Reflecting On A Modern Day Love Story
Three summers ago, I couldn’t sleep...
I was visiting my mother in my childhood home and in lieu of any true furniture (my room had been scraped out as soon as I left for college), I was given an inflatable air mattress to sleep on instead. And I laid there, tossing and turning and tossing again. It was too early for anybody else to be awake but late enough that the sun bled through my bowed curtains, urging to flood the room. And for longer than I initially realized, I deeply considered, with all the weight and seriousness of a great-age philosopher the relationship of Kim Kardashian and Kanye West.
Questions buzzed through my head like chatty gnats. At the time, the couple had freshly renewed their vows and were soon expecting another child. Kanye had released his EP Ye (alternatively, as pointed out on a strange and stilted moment during an appearance on Jimmy Kimmel: I hate being bipolar it's awesome) only a few days earlier. I played it again and again, drawn by the vulnerability and skeletal approach. Safe to say -- he was on my mind. They both were. I thought about it, again and again, staring at the wall upon which the sun-splashed. What did they have to offer one another? What did she give? Did he take it? What did they talk about before bed? What did she say to him when the cameras were off and there was nobody else around?
KimYe was the epitome of the modern celebrity relationship. And since the announcement of the couple's divorce, the loss is deeply felt.
According to Kim, she and Kanye first met in 2002 on the set of a Brandy music video. Back when the palm trees were in full bloom and Paris Hilton was the bedazzled sugar apple of America's eye. It was a big year for both. Kim's infamous sex tape with Ray J would be filmed and left unseen for the next five years. Kanye would find himself with a wire in his jaw in the aftermath of a car crash he claims altered the course of his life. Things were moving and changing and falling for the pair. But nothing would come of the meeting yet. In the meantime, they remained friends. Kanye released three more albums, Kim got married to Kris Humphries for 72 days. And at last in 2011, the couple made their relationship official. And everything sounded. KimYe meant an Italian wedding. KimYe meant flashing lights. KimYe meant washed out, poised photographs of family life plastered across Kim's Instagram. It was grandiose and all-out and sweet. It was love. But towards the end, KimYe meant trouble in Loveland. It meant Kim sobbing in the car with Kanye as he publically spiraled. It meant resentment and anguish and concern. It meant cheating rumors and TMZ reports. It was not fun to watch. It was rather disturbing, actually.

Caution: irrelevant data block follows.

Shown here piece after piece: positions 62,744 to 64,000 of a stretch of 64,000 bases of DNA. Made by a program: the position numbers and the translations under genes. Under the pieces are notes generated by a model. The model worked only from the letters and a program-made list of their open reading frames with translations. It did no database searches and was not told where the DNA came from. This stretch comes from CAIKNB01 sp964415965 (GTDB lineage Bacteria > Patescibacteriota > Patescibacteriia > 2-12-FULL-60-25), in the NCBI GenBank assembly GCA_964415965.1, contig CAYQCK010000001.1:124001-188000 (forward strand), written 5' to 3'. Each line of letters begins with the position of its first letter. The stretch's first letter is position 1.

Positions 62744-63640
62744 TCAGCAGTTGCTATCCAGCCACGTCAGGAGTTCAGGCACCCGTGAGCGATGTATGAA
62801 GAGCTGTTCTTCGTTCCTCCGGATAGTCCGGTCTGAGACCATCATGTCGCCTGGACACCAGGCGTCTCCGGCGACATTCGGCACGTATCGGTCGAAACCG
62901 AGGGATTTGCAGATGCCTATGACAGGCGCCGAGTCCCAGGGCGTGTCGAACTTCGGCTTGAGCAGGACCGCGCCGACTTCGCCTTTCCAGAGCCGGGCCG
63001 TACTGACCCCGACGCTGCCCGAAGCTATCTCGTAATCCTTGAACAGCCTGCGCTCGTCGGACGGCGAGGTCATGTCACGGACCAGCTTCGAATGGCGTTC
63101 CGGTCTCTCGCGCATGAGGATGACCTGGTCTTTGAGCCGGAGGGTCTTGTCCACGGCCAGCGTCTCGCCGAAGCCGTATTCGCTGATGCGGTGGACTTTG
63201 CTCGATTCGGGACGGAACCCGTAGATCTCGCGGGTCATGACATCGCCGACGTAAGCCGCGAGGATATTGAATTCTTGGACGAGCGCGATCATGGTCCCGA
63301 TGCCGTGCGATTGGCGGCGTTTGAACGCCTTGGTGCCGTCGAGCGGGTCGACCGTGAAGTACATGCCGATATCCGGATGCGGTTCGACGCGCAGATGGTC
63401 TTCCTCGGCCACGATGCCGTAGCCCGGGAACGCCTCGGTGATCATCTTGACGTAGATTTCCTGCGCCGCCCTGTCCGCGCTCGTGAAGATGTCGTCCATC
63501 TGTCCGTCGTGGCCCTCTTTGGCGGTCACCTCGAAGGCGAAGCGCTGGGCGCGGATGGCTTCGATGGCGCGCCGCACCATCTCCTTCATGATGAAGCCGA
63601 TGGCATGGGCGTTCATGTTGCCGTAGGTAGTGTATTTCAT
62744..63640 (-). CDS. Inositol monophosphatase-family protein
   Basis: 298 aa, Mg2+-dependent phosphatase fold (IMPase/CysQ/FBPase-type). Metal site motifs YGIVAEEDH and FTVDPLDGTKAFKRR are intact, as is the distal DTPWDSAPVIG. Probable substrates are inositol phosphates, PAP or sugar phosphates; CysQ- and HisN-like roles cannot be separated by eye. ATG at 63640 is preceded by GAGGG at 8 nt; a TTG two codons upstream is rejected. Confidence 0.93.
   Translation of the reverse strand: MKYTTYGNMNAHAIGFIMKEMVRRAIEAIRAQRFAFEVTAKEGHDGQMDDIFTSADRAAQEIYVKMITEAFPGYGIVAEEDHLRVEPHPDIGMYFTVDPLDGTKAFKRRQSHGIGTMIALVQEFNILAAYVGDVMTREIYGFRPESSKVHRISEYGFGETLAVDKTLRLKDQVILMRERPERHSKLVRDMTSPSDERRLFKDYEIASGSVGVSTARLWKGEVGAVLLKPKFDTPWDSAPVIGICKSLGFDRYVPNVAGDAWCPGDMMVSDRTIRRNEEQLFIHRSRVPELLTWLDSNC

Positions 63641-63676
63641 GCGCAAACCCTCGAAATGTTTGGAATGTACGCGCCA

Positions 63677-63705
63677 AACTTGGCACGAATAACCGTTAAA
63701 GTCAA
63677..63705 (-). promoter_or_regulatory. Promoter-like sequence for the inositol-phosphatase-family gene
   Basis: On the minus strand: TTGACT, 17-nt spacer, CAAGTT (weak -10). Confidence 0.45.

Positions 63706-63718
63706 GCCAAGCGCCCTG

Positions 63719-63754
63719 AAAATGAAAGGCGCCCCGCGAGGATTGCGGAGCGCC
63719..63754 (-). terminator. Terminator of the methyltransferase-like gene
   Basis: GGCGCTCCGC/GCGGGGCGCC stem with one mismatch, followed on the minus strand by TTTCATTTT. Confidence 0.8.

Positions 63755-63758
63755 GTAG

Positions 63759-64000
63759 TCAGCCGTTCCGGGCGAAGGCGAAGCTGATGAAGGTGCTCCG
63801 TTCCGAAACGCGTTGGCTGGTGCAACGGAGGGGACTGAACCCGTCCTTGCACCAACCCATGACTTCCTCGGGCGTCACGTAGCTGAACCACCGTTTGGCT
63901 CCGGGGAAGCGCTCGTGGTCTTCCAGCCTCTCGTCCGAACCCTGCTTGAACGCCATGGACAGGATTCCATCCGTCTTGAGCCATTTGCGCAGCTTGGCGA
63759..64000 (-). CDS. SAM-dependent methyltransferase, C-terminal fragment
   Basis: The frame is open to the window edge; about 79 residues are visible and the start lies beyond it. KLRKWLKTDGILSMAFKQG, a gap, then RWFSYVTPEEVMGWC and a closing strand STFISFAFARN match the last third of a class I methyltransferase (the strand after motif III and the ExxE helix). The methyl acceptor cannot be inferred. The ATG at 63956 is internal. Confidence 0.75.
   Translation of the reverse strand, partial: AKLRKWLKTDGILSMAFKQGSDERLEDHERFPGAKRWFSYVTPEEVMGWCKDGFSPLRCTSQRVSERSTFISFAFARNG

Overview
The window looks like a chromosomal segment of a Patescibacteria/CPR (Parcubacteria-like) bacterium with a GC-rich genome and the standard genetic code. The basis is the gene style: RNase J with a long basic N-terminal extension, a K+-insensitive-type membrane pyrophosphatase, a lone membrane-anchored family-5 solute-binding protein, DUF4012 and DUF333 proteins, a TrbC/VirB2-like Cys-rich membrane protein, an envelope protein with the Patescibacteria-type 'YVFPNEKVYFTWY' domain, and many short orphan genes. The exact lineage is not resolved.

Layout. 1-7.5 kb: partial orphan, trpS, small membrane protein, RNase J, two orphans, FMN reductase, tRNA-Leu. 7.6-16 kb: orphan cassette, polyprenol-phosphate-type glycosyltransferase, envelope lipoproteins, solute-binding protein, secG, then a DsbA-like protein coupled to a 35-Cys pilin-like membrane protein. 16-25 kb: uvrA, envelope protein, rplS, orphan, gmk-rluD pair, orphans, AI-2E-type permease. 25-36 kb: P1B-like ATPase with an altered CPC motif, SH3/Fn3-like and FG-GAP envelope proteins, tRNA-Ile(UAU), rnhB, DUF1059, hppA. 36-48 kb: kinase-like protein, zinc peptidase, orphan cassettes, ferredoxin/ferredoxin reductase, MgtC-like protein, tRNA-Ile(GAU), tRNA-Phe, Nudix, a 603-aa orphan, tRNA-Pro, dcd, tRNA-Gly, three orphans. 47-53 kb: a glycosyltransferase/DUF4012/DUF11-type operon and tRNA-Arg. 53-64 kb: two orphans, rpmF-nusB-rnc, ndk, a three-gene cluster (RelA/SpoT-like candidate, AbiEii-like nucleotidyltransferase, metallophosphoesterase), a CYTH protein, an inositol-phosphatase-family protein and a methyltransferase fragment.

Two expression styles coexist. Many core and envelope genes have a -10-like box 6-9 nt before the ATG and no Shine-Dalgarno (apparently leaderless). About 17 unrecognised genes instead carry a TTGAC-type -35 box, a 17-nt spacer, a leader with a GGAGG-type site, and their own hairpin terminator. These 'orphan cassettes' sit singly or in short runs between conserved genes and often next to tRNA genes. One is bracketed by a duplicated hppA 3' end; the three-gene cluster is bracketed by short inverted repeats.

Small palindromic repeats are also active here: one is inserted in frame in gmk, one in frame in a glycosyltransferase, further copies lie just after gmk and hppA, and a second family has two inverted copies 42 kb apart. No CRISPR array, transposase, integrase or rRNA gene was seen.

It is one thing to have a convoluted relationship...
But to then have that relationship and every downturn broadcasted for an audience of millions is an entirely different animal. I am reminded of the work of Raymond Carver who often depicts the horrifying banal nature of relationships. In his work, couples have quiet, tense dinners in shadows. Women sip on thin glasses of wine and lark over the latest piece of gossip. Men sniff heads of blonde hair. This image of the everyday relationship, seemingly without spectacle, without documentation, is a sharp contrast from the ones we are used to seeing in magazines. It can be hard to remember that these are people we are looking at. Human beings in dresses.
Kim, that little doll beneath the stage light of the sun with a calming voice and a penchant for mile-long braids. And Kanye, both bombastic and reserved, a forward-thinking, synth-led artist of our times who never quite knows when to hold his tongue. And even as the relationship comes to an end, even as Kanye takes Julia Fox out to dinner and Kim posts Pete Davidson to her Instagram story, the question still remains: what did Kim and Kanye talk about when they were left alone? When the filters were powered down for the night. When the comments were silenced. When the tweets faded.
When Kim was a woman with an animal heart and needs and wants and a body that needed to be touched every once in a while. When Kanye was moments from the black cradle of sleep, his television of a mind powered down at last.
As the chapped hills, California glowed from beyond the white walls. As cowboy ghosts sauntered past the windows. I love you like a royal. I love you in these times. I love you as I am meant to. Maybe Kim placed her hand on Kanye's chest and felt his heart beating. His realness. His sleep. And maybe Kanye felt it. And maybe they fell asleep, not having said anything at all.
Jasmine Ledesma is both a writer based in New York and a Pyrrhic contributor. Her work has appeared in or is set to appear in places such as Crazyhorse, Rattle, and [PANK] among others. Her work was nominated for both Best of The Net and the Pushcart Prize in 2020. She was named a Brooklyn Poets fellow in 2021.
If you love this article, you can find more of Jasmine's work at jasmineledesma.com
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